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For 60 years Columbia Helicopters has been a heavy-lift mainstay, first establishing its own unique market niche — then expanding it into an all-encompassing offering that combines the right aircraft with the highly specialized experience and expertise needed to operate and maintain them.
Founded in 1957 by industry pioneer Wes Lematta — who designed the bubble window that is a staple of modern helicopter long-line vertical lift operations — Columbia Helicopters celebrated its 60th anniversary this year in a series of planned events.
“Innovation and people have been the key to our success over the years,” said Santiago Crespo, the company’s vice president of business development and marketing. “We have a long history of operating in the heavy-lift external load segment and the strong culture Wes instilled lives on today.”
Columbia — headquartered in Aurora, Oregon, with operations or subsidiaries in Alaska, British Columbia, Papua New Guinea, Peru and Afghanistan — employs more than 800 people worldwide and currently operates a fleet of 34 tandem-rotor heavy-lift helicopters, including Model 234 Chinooks, CH-47D Chinooks, and Vertol 107-II aircraft.
While the company’s focus has traditionally centered on construction, logging, firefighting and oil-and-gas support, Crespo said it reached a turning point in 2011, when Columbia took on a U.S. Government services contract in Afghanistan.
“We still have six 107-II helicopters there, carrying passengers and loads and maintaining one of the highest availability rates in-theater,” he said.
Over the last 18 months, the team at Columbia Helicopters has been concentrating on several new market opportunities.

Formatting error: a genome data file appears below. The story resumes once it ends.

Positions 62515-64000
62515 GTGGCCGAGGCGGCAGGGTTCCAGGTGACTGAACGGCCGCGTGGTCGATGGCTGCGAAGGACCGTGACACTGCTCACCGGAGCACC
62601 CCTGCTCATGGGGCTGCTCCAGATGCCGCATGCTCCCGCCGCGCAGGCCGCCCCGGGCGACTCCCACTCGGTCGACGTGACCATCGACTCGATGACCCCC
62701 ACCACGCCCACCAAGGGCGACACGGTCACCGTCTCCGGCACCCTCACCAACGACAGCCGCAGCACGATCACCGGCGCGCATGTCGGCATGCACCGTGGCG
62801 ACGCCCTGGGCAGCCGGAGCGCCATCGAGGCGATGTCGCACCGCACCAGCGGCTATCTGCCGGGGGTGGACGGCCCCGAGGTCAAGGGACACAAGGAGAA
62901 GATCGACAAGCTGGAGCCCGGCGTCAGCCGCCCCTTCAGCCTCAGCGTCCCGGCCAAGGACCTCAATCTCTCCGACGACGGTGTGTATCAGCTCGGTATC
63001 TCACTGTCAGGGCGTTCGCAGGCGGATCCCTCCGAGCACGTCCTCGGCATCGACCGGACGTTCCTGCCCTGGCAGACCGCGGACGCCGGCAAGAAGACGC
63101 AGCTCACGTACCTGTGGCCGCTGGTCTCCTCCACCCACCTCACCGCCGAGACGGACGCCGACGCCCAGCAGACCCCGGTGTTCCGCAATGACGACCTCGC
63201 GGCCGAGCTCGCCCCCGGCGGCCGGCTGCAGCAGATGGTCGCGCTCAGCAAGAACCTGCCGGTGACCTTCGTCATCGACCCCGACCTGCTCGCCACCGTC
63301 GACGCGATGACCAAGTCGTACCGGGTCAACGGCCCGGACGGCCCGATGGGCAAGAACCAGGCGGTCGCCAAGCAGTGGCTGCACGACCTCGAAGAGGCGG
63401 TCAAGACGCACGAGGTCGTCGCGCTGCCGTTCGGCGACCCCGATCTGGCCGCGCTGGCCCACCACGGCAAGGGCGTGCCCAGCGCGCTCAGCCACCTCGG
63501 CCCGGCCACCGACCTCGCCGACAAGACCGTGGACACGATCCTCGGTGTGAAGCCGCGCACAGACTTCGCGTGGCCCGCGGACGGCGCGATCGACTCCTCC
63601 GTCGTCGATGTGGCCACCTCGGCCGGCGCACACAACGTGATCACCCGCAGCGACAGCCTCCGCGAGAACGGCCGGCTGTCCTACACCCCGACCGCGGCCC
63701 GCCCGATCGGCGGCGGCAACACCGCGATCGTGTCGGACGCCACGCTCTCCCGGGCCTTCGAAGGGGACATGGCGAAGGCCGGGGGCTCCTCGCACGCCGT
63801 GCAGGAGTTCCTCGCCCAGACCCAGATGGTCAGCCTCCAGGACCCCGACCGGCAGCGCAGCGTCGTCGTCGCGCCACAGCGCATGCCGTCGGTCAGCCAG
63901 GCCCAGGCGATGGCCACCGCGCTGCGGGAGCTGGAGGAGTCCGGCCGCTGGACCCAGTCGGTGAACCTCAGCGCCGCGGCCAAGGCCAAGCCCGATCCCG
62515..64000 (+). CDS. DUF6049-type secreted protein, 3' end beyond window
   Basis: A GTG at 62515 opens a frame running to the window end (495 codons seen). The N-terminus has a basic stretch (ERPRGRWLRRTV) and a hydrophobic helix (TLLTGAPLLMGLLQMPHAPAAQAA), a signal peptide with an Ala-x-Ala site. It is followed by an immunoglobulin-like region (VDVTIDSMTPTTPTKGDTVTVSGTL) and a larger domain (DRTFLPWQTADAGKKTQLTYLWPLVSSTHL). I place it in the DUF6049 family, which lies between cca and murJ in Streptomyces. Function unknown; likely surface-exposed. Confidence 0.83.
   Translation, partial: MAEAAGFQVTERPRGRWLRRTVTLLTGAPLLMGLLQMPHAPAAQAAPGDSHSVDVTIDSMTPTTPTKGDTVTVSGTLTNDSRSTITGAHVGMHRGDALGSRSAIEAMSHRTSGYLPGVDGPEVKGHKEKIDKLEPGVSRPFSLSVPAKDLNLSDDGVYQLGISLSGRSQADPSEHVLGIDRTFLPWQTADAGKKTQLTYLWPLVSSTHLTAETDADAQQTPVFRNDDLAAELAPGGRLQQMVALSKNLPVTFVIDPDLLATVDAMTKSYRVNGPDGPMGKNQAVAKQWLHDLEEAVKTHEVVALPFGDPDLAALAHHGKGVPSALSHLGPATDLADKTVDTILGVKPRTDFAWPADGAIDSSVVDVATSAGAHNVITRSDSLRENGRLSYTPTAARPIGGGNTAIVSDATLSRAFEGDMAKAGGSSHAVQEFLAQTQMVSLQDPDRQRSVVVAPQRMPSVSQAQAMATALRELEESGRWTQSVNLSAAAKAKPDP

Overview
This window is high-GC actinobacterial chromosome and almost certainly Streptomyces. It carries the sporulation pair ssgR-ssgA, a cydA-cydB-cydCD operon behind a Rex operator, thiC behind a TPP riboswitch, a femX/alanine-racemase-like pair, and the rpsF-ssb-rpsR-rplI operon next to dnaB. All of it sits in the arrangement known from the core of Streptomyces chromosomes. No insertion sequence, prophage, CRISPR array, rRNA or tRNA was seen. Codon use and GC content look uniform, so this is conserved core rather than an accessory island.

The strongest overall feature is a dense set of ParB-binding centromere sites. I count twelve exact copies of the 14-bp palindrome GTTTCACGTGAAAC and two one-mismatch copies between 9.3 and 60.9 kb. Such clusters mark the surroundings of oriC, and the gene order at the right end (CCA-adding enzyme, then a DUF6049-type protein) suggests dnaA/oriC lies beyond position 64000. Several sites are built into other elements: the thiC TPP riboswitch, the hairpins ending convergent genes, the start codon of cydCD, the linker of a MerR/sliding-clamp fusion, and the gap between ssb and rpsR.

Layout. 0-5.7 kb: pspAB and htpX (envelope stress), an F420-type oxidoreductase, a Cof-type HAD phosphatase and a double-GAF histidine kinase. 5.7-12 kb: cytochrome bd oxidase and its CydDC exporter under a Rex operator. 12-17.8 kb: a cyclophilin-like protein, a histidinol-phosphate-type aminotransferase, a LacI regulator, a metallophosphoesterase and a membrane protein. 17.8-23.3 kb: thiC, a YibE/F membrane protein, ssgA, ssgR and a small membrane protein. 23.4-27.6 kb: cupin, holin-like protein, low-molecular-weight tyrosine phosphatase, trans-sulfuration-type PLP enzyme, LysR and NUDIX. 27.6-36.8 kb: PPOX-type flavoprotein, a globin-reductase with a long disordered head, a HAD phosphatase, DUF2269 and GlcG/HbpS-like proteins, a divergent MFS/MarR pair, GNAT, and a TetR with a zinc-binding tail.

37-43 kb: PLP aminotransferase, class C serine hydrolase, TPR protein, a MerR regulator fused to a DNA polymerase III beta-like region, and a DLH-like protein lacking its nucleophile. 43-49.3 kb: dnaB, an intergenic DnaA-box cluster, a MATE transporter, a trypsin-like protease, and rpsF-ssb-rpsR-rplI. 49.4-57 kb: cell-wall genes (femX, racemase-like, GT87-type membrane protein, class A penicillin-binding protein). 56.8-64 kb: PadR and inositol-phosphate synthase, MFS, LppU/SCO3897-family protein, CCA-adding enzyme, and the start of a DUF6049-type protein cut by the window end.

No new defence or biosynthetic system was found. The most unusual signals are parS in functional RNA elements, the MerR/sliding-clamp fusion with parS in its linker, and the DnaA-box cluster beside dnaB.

The first of those is within aerial firefighting, where the company has been involved in the development of a 2,800-gallon internal water tank for the CH-47D. The project was led by Simplex Aerospace, which now holds the Federal Aviation Administration supplemental type certificate (STC) for the Fire Attack System. So far, two Columbia aircraft have been equipped with the new tank and it was deployed for the USFS [U.S. Forest Service] this year and performed extremely well.
“We see expansion potential in firefighting,” noted Crespo. “In the past we were constrained by not having enough aircraft, so we bought 11 ex-military CH-47Ds. We had been using external Bambi buckets over the years, but we knew our customers wanted an internal tank.”
Columbia’s strengths in the aerial firefighting arena are found in its ability to carry more, lift more, consume less fuel and get the job done faster.
Another project that is currently underway involves the introduction of night vision goggle (NVG) operations. “We see that as the logical next step,” said Crespo. “We’ve been approved to operate our 107 aircraft with NVIS [night vision imaging systems]. We see applications for it in both our government services and firefighting contracts.”
Columbia sees additional market opportunities tied to the Chinook’s tremendous versatility and the company’s unique ability to support it. In fact, Columbia’s in-house maintenance, repair and overhaul (MRO) capabilities are broad and deep, encompassing the Chinook aircraft from tip to tail.
“We have experience maintaining these big machines — we are subject matter experts,” said Crespo, adding that since Columbia holds the type certificate for the civilian models of the Vertol 107 and the 234 Chinook, the company can manufacture parts as necessary to support its own fleet.
With the aircraft working wherever the need arises around the globe, Crespo believes the combined knowledge of Columbia’s seasoned and expert staff drives its success and helps it to weather economic troughs that often confront helicopter operators.
“We’re celebrating our 60th anniversary, our business is strong and we are well positioned for another 60 years of growth and success.”
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